Pandemic Increases Appeal of Life Science Buildings
Blackstone Sells BioMed to Itself
In a first for Blackstone (BX), the investment giant announced it will sell its life-science property holding company, BioMed Realty Trust, to itself. The fund that currently owns BioMed Realty Trust needs to exit its holdings and return cash to investors. However, these investors said that, rather than taking proceeds from a sale or IPO, they would like to continue to own the Trust. Therefore Blackstone is selling BioMed Realty Trust to another one of its funds for $14.6 billion.
The nuanced transaction highlights investors’ appetite for life-science backed buildings such as those where startups rent lab space in BioMed Properties. Wall Street appears to believe these companies will continue to innovate and be integral to the fight against COVID-19 and other health issues. As part of the deal, investors had the option to cash out. According to Blackstone, most stayed in and some even invested more money.
When Blackstone first acquired BioMed in 2016, its properties stood at 91% occupancy. Now, BioMed’s 93 properties are 97% occupied. About half of those tenants are at work on COVID-19 testing or vaccine development, and all have paid rent in full since the start of the pandemic.
However, life science buildings do come with their own set of risks. Research and science companies often require new ventilation systems as well as proper disposal for hazardous waste. This can be costly, but at a time when many office buildings and retail centers are sitting vacant, science-backed buildings look more attractive. Furthermore, Blackstone analysts think demand for these buildings could grow even more as some move their operations back to the United States.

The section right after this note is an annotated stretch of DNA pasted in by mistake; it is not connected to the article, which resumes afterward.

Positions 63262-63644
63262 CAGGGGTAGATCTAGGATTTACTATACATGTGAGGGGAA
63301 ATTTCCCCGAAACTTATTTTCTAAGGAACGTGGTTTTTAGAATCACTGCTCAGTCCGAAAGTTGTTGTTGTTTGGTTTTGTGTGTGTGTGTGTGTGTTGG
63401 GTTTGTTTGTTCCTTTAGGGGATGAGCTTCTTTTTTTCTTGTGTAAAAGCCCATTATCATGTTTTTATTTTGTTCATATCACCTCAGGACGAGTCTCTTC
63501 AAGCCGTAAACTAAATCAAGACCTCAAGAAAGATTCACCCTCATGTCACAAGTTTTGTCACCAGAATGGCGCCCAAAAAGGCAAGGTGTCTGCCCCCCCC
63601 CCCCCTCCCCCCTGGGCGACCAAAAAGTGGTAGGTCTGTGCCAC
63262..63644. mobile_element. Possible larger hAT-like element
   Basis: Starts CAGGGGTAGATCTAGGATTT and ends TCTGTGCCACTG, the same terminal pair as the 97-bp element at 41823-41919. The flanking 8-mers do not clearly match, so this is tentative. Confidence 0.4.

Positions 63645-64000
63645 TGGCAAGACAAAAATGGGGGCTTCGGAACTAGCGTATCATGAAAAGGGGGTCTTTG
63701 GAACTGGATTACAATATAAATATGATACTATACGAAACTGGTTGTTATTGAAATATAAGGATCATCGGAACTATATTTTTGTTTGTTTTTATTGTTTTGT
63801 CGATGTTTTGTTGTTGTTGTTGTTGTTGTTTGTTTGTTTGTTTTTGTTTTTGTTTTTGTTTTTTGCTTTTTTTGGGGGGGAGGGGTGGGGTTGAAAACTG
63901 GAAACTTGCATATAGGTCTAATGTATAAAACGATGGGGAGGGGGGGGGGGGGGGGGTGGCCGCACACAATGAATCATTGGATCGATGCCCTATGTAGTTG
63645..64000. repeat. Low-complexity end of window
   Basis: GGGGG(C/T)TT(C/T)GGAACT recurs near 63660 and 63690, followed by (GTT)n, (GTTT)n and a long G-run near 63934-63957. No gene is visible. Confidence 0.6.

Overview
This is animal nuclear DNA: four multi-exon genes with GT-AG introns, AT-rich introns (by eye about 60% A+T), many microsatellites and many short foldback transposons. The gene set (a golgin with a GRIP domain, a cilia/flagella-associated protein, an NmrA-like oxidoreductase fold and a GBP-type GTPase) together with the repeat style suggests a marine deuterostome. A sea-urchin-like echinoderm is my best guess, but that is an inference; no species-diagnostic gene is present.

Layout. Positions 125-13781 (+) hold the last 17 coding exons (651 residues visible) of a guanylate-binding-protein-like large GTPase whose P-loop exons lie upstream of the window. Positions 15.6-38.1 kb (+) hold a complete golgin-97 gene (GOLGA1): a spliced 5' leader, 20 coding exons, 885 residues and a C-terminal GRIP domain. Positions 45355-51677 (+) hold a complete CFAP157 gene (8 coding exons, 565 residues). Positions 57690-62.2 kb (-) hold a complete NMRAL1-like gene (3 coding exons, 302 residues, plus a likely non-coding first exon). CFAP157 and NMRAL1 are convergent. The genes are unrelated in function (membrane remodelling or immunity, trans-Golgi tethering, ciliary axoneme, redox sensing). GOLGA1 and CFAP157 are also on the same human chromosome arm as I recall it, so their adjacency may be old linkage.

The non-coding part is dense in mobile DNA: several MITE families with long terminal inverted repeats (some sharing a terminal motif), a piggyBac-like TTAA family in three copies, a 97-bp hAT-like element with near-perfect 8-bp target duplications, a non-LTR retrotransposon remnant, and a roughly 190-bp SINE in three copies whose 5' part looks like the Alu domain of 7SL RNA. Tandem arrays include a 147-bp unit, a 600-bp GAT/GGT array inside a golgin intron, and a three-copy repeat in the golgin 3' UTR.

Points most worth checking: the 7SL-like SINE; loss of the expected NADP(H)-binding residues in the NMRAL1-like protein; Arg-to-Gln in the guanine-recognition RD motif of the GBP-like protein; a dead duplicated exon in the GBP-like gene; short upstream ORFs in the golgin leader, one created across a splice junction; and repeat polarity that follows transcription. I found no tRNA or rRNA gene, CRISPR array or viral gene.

Global Trends Put in Real Estate Context
With traditional commercial real estate in flux since the pandemic’s start, Blackstone’s real estate group has adapted to changing market dynamics. Over the past several months, e-commerce, streaming services, and life science companies have been booming under stay-at-home orders in a health crisis. Alongside life-science properties like BioMed’s, Blackstone has bought up fulfillment warehouses and media production centers to respond to that demand.
This strategy appears to be paying off. When the $14.6 billion BioMed sale is finalized, Blackstone will lock in a $6.5 billion gain from the purchase in 2016. This will be the third most lucrative deal of any Blackstone fund, behind its disposition of Hilton Hotels in 2018 and Equity Office Property Trust in 2019.
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